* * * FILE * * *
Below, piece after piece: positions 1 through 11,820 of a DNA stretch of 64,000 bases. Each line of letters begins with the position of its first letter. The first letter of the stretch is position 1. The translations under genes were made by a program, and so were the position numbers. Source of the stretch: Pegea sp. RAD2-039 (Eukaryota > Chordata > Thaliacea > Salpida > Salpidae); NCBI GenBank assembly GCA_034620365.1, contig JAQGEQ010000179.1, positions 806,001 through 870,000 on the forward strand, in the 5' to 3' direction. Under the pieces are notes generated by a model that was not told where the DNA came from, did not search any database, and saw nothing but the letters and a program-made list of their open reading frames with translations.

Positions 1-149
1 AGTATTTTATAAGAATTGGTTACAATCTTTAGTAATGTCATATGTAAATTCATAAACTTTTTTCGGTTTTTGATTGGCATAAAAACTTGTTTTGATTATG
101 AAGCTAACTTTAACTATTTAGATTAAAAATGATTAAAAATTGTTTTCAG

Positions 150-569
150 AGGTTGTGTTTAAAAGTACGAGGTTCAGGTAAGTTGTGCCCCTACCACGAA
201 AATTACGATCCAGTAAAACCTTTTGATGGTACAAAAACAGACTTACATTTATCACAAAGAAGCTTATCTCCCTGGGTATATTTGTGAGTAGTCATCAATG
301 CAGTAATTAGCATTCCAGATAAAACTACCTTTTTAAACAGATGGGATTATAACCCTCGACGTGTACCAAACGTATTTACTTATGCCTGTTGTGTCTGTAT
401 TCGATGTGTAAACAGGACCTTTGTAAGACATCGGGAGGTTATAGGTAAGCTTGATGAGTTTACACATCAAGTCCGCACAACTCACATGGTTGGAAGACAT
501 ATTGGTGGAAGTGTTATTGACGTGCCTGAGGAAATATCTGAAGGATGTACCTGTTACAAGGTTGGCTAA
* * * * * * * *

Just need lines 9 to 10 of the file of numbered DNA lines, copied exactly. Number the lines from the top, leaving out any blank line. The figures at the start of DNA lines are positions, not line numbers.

401 TCGATGTGTAAACAGGACCTTTGTAAGACATCGGGAGGTTATAGGTAAGCTTGATGAGTTTACACATCAAGTCCGCACAACTCACATGGTTGGAAGACAT
501 ATTGGTGGAAGTGTTATTGACGTGCCTGAGGAAATATCTGAAGGATGTACCTGTTACAAGGTTGGCTAA